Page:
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Heavy loads shooting left, would wood grips help?

Discussion in 'Handguns: Revolvers' started by PO2Hammer, Mar 20, 2013.

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  1. PO2Hammer

    PO2Hammer Member

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    Bought a GP100 last year and have been happily shooting mid range handloads, 158 lead @ ~950 fps. Groups were centered on target with the rear sight slightly to the right of center of it's adjustment range.

    Recently loaded up some heavier 158 grain plated loads @ 1,100 fps. Much heavier recoil, flattened magnum primers, very good accuracy, but the groups are hitting 3"-4" left of center @ 30 yards with the rear sight all the way to the right in it's slot.

    I suspect the gun is recoiling (twisting) left in my hand or twisting within the soft rubber grip while the bullet is still in the bore. IIRC, Keith talked about that effect in 'Sixguns', but it's been a long time since I've read that.

    I'm wondering if a set of wooden grips would reduce that effect by proving more resistance to the twist?
     
  2. Iggy

    Iggy Member

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    Maybe you're anticipating the recoil and leaning into the gun as you fire it. That's a pretty salty round for the gun.

    Don't think wood will help you, The additional felt recoil will make you flinch even more if that is the problem.
     
  3. BCRider

    BCRider Member

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    If the groups are the same size you normally get but are simply shifted to the left I suspect it's something other than a flinch. Although it still could be.

    Are you holding on tighter for the heavier loads? That could also be producing the shift.

    Are you shooting one or two handed? If you're shooting one handed and you're using your off side eye to aim like I do that produces a strong cross body angle in the shooting arm. The more powerful recoil will find it easier to push your arm to the side due to the angle. If so something that works for me in a variety of guns and loads is to angle the gun slightly top in towards your body center. About 10'ish degrees seems to make a big difference. No need to go all "homey" and hold it sideways.... :D

    Beyond that I can't think of anything. I've never had this issue shooting my own revolvers despite the rubber grips or wood grips.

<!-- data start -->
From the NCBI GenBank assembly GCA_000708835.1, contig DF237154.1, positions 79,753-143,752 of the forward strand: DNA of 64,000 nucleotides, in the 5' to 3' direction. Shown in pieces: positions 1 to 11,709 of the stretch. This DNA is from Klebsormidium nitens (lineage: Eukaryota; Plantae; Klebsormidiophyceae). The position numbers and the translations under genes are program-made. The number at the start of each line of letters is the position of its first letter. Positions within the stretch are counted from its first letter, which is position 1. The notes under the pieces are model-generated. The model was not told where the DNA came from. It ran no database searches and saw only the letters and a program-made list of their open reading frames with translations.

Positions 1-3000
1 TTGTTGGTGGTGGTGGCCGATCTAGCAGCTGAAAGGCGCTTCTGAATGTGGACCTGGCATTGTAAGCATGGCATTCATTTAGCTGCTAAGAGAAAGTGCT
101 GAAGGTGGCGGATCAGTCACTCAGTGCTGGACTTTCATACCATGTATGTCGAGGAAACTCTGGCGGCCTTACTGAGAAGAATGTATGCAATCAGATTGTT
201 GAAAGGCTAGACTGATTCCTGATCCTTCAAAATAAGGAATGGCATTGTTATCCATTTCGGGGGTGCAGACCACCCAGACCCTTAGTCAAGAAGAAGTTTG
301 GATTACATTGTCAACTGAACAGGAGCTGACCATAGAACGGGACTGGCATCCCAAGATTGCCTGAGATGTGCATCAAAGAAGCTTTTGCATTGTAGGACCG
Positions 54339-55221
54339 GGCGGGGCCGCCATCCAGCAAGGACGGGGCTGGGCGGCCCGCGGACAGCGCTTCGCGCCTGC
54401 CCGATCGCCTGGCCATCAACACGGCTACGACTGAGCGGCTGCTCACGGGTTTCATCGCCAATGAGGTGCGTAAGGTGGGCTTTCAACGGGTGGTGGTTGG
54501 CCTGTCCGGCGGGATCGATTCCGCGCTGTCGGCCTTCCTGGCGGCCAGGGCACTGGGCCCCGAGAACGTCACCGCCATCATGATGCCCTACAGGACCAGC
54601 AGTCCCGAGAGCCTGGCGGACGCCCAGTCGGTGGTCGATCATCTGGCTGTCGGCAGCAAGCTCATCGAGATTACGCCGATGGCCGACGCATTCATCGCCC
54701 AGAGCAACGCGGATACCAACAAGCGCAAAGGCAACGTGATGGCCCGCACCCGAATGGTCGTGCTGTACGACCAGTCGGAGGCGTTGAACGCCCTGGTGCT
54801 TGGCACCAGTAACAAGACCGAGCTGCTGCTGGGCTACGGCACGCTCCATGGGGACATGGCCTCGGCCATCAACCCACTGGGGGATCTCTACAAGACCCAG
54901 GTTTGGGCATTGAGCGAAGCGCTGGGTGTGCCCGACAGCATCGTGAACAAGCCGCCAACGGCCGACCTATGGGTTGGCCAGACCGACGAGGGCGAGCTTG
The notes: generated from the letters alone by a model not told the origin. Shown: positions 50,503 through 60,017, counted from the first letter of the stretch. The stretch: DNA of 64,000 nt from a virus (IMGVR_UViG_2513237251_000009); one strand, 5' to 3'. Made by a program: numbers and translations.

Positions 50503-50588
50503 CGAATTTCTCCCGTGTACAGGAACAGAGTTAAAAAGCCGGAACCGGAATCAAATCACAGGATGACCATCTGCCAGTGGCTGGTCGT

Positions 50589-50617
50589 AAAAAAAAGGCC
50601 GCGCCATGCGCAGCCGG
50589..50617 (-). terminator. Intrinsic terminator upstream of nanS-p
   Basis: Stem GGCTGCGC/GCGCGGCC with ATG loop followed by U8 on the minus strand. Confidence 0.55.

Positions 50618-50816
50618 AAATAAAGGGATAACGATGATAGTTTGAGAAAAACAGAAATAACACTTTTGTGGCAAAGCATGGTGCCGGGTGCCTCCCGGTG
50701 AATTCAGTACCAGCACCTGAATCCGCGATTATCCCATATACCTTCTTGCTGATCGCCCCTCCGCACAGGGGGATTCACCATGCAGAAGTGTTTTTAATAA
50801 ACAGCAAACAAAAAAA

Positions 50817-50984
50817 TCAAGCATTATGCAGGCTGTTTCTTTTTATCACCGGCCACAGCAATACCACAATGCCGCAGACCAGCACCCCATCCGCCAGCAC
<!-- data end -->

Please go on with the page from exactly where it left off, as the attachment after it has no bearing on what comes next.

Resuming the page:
Speaking of rubber grips, try twisting them on the gun to see if there is any twisting or other play in the grips to frame fit.
     
  4. Tony_the_tiger

    Tony_the_tiger Member

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    The rear sight of the Gp100 are adjustable for windage and elevation. Bring a couple loads out for comparison and adjust the sights for whichever load you are most likely to be using for target or defensive purposes. I've had to site mine in a bit for my preferred loads from the factory setting.

    You also might try having a friend out to the range with you to see if it is the gun or your technique.
     
  5. s4s4u

    s4s4u Member

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    If you are anticipating the recoil of the heavy loads you might be pushing. Load a cylinder with a mix, every other hole, and give it a spin. A vertical change in POI with heavy loads can be expected, but a horizontal change may be shooter enhanced. Grip consistancy is king.
     
  6. StrawHat

    StrawHat Member

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    Flattened primers in a rifle are a sign of high pressures. In a revolver, you are treading in dangerous waters. Back off on the powder. Then worry about how to correct the point of impact
     
  7. SharpsDressedMan

    SharpsDressedMan member

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    Guys, it is natural for different loads to hit in different places. For instance, a lighter bullet load, probably driven at a faster velocity, will get out of the barrel earlier, and hit low. A heavier, slower bullet loading will hit higher. Whether one is left or right handed will also change impact, especially on heavier & slower bullet loadings, due to the direction the gun is heading from resistance given by the shooting hand. A consistent grip is also required for consistent results. A little upward and leftward impact would be normal for a right handed person shooting slow heavy bullets. Adjustable sights and a record of where different loads strike allow the shooter to change sights, and return them, once all loads and changes are recorded. With fixed sights, you get to explore Kentucky windage (and hold over or under).
     
  8. pendennis

    pendennis Member

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    Consider also, that you may be pulling the gun to the left with your trigger finger. The fat part of your finger tip should be centered on the face of the trigger. If you move your finger too far toward the first joint, it will cause the gun to be pulled left.
     
  9. BCRider

    BCRider Member

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    SDM, what you typed is true for elevation. But he's getting a severe windage change as well. In my experience shifting between light wadcutter target ammo to full house Magnums in the same gun all my change in POI was elevation only. This wide shift in windage with a switch from Specials to Magnums just doesn't normally happen.
     
  10. PO2Hammer

    PO2Hammer Member